Friday, August 21, 2020

Preparing for God's Judgment

 

While all of us will experience the Lord’s judgment after this life passes at either the white throne judgment (Revelation 20:12-13) or the judgment seat of Christ (2 Corinthians 5:10), there are also moments during our lives where we experience smaller moments of judgment. Last week we asked the question of if God’s judgment was fair, highlighting that we see examples of three kinds of judgment throughout the Bible: micro, macro, and grand (for the individual, nation/group, and world, respectively). This week, we will revisit the three and unpack what we can personally do in order to better prepare ourselves, should we experience one of the three scenarios.

Preparing for Micro-Judgment
More than likely, each of us are going to experience some degree of micro-judgment during our lives. But should we think that the slightest mistake will condemn us to eternal damnation? Or should we be so fearful, that we live in a constant state of worry? Of course not. As a quick refresher from last week,

Regardless of the scale of His response, the pattern of how the Lord acts is consistent. First, we see throughout the Scriptures that God chooses grace and decides to bless humanity out of love; second, we find ourselves abusing His grace because of sin; next, God warns his people and calls us to repentance through the prophets that He appoints; finally, judgment is dispersed in an effort to bring His children back to Him and restore the relationship between God and His people.

Whether this is for a nation or for an individual, His pattern is consistent. If we find ourselves adopting a lifestyle of sin where things like violence, sexual immorality, substance/digital addictions, or other sins become prevalent within our lives, there’s a good chance that the Lord will send a prophet our way who will implore us to stop. The person may be a pastor, a friend, or even our spouse, but the message will nevertheless be clear: repent before it is too late. For as we see in Ephesians 5:8-20, it is inevitable that secret sins will be discovered and revealed. Perhaps our actions may have been so severe that we are unable to escape some degree of correction, however our humility in seeking the Lord first will play a large role in our ability to find peace and avoid additional cycles of micro-judgment in the future. Thus, the very best way to prepare for micro-judgment is to repent and seek first the kingdom of God (Matthew 6:33).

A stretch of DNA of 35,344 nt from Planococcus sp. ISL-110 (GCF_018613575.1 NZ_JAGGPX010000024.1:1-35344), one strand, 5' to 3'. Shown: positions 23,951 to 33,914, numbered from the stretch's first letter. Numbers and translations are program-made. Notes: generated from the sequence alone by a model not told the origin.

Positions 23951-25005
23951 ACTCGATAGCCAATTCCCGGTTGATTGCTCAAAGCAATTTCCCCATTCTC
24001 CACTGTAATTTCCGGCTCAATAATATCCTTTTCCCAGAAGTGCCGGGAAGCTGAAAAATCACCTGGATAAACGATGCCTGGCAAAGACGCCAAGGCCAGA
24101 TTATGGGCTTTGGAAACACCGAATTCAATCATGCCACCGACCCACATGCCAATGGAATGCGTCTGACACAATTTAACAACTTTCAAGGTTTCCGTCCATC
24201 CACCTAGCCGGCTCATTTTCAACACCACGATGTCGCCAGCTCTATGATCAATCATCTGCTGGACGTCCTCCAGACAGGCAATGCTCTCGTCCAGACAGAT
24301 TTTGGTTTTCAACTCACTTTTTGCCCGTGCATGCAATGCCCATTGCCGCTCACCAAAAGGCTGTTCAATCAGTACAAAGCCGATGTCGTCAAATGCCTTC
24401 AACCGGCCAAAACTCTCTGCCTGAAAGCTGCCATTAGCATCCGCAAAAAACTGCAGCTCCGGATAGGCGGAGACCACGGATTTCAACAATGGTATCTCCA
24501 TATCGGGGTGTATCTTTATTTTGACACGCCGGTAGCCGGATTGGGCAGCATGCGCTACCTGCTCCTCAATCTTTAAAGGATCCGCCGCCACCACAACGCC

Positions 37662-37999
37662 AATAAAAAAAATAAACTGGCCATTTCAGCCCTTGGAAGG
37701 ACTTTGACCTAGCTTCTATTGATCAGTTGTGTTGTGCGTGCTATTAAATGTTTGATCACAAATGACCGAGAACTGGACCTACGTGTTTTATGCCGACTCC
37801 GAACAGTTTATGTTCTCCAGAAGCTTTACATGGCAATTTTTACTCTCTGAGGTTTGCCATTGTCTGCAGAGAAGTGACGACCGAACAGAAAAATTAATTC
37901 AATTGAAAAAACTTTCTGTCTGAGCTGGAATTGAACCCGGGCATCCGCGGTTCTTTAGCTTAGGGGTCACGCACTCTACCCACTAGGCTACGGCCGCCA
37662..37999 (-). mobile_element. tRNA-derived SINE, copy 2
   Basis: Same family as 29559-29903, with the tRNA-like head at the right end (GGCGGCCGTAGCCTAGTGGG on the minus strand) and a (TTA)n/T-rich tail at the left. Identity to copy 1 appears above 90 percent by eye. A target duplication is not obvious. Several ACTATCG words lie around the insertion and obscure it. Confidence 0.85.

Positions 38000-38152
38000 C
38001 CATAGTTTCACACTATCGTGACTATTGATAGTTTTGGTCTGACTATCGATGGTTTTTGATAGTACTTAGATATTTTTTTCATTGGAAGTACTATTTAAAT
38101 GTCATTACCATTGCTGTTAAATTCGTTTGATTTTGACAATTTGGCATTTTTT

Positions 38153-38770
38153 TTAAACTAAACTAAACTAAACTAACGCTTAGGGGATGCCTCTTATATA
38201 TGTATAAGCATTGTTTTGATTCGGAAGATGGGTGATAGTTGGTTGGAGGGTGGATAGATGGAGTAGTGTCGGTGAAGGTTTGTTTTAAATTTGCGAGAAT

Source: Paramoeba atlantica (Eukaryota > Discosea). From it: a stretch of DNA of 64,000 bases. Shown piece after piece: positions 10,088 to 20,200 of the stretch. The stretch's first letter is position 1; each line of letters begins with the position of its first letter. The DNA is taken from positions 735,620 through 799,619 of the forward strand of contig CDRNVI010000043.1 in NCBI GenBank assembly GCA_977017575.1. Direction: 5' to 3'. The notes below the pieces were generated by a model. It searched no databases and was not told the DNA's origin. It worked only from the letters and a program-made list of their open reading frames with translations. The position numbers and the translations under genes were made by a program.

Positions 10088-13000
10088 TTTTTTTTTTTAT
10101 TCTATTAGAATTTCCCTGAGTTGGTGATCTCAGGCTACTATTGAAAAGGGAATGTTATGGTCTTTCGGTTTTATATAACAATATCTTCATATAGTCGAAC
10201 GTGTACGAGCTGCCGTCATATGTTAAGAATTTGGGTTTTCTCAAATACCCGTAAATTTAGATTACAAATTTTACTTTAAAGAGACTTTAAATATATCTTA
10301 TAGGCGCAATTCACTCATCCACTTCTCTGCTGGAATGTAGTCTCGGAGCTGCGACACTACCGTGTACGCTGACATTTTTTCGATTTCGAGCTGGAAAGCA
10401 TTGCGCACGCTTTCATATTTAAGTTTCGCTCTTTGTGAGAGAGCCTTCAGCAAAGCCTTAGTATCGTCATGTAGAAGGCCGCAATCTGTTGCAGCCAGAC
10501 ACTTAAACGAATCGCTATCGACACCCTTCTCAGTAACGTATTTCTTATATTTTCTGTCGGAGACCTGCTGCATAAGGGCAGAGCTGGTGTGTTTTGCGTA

Preparing for Macro-Judgment
We don’t need to navigate too deep into the word of God before we find examples of entire nations being judged for their pervasive sinfulness. While critics of the Bible focus on examples like the destruction of the Canaanites or Sodom and Gomorrah, we must not forget that God was just as consistent in the judging of His own chosen people whenever the Israelites would live in a state of sin (See books of Judges, Isaiah, and Jeremiah). Yet just as we see in Isaiah 6:12-13, the Lord will indeed identify and raise up a remnant during an instance of macro-judgment. Such a remnant is a “holy seed,” composed of those who truly rely on the Lord (Isaiah 10:20-21). Thus, under macro-judgment, the call to repent and seek first the kingdom of God becomes just as applicable and vital for the remnant as it was for the individual experiencing micro-judgment.

Preparing for Grand Judgment
According to Jesus, it is futile to try and predict the coming of the end times (Matthew 24:42-44). Instead of us worrying about the exact timing of such an event, Jesus offers parables to help us understand the more important takeaways on the topic. One such parable is offered in Matthew 24:45-51, where He tells of two different kinds of servants: one type who continues to work while his master is away, and the other type who decides to be wicked and abuse the master’s trust and resources. Naturally, the former is blessed, while the latter is judged accordingly. Only two grand judgment events are described in the Bible: The flood in Genesis 7 and the passing of the earth in Revelation 21. In both scenarios, humanity is on a course that will inevitably destroy itself and the Lord is stirred to directly intervene. While no one is able to evade an instance of judgment on such a grand scale, we look to Noah from the flood and God’s sheep from the end times to understand that the righteous servants who continue to serve the Lord will indeed receive favor and/or blessing surrounding the time of trial (Matthew 24:40-41, 25:34). Thus, the pattern officially solidifies itself for a third time as we note that repenting and seeking first the kingdom of God will indeed be the very best way to prepare for grand judgment.


No comments:

Post a Comment